1. Media, documentary, fiction – the politico-esthetic narratives

Journalists, documentary film-makers and docu-fiction writers contribute equally to a valuable and more realistic narrative of the intervention, or better, to competing narratives. Only few media, rather top quality papers, informed and commented the situation in a country of intervention (Daxner and Neumann 2012). After 2014, the interest in factual reporting decreased steadily. Most important remain just deadly attacks (terrorism discourse replacing the intervention and homeland discourses) and regular efforts to establish peace-talks.  While veteran documentary and fiction have begun to penetrate all sectors of Afghanistan perception, docu-fiction of quality remains rare (Kurbjuweit 2011). The homeland discourse easily entered entertainment feature, such as “Tatort” (e.g. Heimatfront 2011, Fette Hunde 2012, Unter Männern 2012 etc.  The thriller series is insofar significant, as it combines liberal political correctness with a critical view of the intervention. In recent years, the returnee narrative merges increasingly with the veteran discourse (Daxner, Näser-Lather et al. 2018), which plays an important role after the end of ISAF and the increasing number of German out-of-area missions. Documentary fiction is well received, e.g. Martin Gerner’s award winning film “Generation Kunduz” (2012). I call this entire narrative the realistic puzzle, because you need many of these specimens in order to get a realistic image of Afghanistan. In many cases, there is still an imaginary Afghanistan that is a place holder for a certain type of society or country under intervention.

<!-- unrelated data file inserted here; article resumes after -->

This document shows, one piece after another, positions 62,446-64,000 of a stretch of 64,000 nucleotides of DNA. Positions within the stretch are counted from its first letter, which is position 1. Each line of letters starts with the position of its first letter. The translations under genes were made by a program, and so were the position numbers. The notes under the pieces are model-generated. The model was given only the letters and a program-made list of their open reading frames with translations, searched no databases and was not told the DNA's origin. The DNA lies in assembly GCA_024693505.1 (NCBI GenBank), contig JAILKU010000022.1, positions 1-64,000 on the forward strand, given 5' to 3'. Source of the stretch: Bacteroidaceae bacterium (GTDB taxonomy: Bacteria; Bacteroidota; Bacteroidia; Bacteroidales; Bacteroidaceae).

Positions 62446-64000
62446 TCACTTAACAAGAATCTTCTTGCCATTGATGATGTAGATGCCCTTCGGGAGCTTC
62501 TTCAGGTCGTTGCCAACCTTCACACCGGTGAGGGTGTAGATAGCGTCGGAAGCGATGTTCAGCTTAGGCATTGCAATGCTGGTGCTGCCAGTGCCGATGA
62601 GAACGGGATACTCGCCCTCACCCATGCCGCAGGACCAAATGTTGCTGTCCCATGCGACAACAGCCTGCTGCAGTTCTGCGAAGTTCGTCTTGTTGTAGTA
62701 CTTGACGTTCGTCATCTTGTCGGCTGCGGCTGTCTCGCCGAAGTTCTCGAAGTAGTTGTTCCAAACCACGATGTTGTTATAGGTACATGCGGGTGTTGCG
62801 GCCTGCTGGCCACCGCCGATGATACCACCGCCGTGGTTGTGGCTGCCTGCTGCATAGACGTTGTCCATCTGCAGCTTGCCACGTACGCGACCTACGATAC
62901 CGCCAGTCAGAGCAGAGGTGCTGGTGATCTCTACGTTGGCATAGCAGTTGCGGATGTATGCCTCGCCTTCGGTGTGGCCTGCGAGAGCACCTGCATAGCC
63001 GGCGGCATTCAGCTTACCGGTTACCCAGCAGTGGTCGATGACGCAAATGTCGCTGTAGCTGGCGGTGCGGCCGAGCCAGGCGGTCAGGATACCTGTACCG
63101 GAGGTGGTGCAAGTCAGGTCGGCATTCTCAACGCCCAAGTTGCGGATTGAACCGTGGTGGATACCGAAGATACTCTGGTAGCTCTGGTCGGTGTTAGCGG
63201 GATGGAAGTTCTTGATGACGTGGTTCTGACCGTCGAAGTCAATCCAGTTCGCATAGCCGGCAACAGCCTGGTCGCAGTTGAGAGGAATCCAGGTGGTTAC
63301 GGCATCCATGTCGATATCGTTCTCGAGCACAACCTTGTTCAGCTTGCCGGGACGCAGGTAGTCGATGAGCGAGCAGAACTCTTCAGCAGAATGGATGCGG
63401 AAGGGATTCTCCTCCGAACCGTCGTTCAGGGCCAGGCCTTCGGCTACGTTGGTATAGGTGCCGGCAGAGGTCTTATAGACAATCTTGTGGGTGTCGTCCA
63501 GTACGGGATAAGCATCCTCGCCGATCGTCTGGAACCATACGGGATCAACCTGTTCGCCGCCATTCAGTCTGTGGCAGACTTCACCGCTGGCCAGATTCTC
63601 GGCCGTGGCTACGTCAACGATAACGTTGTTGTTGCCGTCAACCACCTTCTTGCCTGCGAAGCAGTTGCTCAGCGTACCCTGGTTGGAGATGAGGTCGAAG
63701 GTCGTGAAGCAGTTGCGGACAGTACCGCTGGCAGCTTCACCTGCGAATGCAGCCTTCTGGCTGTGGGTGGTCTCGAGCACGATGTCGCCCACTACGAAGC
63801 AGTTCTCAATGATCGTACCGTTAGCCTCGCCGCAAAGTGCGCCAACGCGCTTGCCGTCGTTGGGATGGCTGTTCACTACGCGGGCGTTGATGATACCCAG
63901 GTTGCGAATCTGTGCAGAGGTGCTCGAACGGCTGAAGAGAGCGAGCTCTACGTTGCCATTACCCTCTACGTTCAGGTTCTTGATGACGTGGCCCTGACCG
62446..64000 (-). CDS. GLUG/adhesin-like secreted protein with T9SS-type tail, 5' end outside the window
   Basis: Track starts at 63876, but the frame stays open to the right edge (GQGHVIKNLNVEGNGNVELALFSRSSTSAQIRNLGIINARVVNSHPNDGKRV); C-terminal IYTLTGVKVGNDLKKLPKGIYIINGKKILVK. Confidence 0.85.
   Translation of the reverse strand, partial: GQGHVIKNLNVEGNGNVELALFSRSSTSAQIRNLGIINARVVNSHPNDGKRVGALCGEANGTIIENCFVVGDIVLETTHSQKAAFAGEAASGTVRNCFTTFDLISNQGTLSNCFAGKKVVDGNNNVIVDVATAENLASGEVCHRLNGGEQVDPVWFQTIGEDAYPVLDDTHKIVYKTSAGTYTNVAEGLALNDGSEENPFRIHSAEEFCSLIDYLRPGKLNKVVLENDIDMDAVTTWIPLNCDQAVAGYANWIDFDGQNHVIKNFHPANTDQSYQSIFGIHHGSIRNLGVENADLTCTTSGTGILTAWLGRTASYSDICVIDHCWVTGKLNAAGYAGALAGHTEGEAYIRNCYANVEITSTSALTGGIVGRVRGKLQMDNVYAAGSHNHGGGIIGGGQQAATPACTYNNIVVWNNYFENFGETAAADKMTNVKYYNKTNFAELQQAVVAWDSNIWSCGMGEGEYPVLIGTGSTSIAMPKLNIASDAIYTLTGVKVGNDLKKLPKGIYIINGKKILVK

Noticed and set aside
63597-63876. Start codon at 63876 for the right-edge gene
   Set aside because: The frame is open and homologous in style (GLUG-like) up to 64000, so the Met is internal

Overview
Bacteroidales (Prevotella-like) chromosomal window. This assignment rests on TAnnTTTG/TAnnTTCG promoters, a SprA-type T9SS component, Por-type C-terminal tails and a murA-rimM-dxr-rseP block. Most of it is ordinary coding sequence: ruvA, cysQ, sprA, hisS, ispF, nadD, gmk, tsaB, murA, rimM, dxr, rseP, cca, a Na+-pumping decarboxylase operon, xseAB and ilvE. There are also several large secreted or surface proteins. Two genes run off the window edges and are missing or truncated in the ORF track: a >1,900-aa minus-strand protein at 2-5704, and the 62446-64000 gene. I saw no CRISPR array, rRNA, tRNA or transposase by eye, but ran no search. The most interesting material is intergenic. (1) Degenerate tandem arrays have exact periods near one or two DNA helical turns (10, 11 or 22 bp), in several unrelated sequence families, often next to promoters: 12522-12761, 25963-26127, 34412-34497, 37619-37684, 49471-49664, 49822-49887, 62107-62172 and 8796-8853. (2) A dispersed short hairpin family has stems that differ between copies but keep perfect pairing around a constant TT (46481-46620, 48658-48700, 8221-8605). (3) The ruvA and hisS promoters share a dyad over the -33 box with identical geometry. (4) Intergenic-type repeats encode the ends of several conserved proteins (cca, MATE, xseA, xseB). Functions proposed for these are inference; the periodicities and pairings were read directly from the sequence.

It is impossible to fully absorb this segment of the Afghan narration. Too many fragments from diverse arts, means of communication, digital networking etc. are floating in this discursive space. There is a link to Lutz Rzehak’s presentation: more often than not the individual observation leads towards a potential generalization that cannot be gained through constructivist methods or surveys that are too commonplace as to really tell anything of structural importance. Observation has its limits, though: it must be accompanied by solid knowledge, an impartial stance within communication and also some well-based intuition.

  1. Science and investigation